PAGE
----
This year it feels like school was out for a day or two before Target, WalMart, and other big name stores began rolling the “Back-2-School” ads and I can just imagine the anxiety and despair that kids experience every time they’re reminded that school is “just around the corner.”
It hasn’t always been like this, right? I remember having an actual summer break before seeing the yellow buses start up their practice routes in mid-August. Half of June and all of July were spent taking a breath and hitting pause on the regular routine. This time gave us a chance to get some fresh oxygen in our system and the opportunity to stretch our stiff bones out in the sun!
Of course, there was also the opportunity for boredom but as I look back on these “moooooooooom I have nooooooooothing to dooooooooo” days, I’m grateful. Yes, grateful. Because my system needed the chance to settle, to not be constantly stimulated. I wish I could say this was a struggle I left behind in childhood but of course, it isn’t. There are still days where I struggle to sit and be quiet. I work with a lot of folks who are also challenged in this way…
The anxiety in us seems to get hyperactive when we leave a little space in our day, our mind, our life to get quiet. But rather than see this as a time to avoid maybe we can use it as a time to observe our anxiety and our busyness. As we take a moment to sit quietly and the reel of fear-based thoughts rush to the front of the line let’s see this as a chance to ask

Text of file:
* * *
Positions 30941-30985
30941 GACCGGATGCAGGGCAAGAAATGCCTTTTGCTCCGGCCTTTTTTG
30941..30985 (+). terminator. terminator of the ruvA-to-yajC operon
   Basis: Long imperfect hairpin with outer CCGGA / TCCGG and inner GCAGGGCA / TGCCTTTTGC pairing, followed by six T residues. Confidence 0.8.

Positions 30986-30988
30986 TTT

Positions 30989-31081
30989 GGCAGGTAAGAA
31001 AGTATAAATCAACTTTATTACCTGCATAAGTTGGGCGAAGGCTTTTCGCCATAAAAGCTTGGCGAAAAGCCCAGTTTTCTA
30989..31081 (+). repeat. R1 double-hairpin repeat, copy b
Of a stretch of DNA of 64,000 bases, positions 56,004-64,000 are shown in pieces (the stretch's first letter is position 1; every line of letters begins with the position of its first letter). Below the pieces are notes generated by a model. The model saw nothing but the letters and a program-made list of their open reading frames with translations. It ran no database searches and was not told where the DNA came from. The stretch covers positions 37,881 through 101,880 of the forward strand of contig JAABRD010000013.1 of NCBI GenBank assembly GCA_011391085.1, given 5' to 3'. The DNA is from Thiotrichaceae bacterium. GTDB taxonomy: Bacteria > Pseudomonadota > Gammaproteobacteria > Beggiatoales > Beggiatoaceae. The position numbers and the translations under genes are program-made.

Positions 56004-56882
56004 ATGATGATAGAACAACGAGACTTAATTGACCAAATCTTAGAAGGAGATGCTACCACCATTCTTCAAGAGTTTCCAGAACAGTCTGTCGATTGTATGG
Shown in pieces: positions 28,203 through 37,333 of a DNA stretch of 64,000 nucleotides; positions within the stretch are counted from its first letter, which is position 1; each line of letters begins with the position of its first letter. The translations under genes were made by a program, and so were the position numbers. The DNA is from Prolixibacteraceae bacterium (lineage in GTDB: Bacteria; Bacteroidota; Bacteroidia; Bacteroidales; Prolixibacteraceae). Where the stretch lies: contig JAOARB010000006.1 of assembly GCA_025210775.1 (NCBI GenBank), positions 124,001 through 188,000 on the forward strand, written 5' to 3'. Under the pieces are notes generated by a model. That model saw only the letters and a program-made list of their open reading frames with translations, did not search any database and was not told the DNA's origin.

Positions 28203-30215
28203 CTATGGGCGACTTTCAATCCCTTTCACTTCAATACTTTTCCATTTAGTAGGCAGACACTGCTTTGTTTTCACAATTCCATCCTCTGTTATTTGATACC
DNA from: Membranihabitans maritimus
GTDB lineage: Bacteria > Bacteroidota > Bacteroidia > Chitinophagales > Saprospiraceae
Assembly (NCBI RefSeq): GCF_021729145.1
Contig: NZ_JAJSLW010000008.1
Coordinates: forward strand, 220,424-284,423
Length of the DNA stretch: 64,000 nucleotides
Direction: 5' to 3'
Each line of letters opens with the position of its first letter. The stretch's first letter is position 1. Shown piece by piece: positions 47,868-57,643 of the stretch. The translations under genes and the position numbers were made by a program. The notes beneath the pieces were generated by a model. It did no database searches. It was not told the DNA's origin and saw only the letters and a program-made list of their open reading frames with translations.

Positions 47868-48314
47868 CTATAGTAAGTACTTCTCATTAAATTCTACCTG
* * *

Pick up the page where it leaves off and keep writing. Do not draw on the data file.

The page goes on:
“What is the purpose of these thoughts?” or “What feeling are these thoughts trying to direct my attention to?”
“What are these anxious thoughts and this experience of anxiety trying to help me avoid? Do I actually need to avoid this thing?”
“What if I don’t act on these thoughts but just let them float through?”
In some ways, the anxiety that comes to us in the quiet and still moments is trying to help us by taking our attention away from the real emotion we need to experience. It’s trying to keep us from feeling sad or angry. It believes there will be an irreversible and fatal consequence to experiences and expressing these things. And I’m willing to bet that as you read that last sentence you’ve already put together that this simply is not true.
Usually, the “consequence” of authentically experiencing our emotions is growth. Does it always feel awesome? Not at first. But does it gradually show our anxiety that it can take a break? You bet. How is this important beyond just making us feel better? Emotional experience and exploration is a skill. When we work through what’s underneath the anxiety we add a tool to our tool belt, we get to know how we deal with the stuff that triggers fear or saddness or anger and you know what they say, “the more you know…”
As we prepare for the final countdown, the complete and total bombardment of back to school marketing, let’s also try to turn off the noise, get quiet, and get to know the part of us a work underneath the anxiety.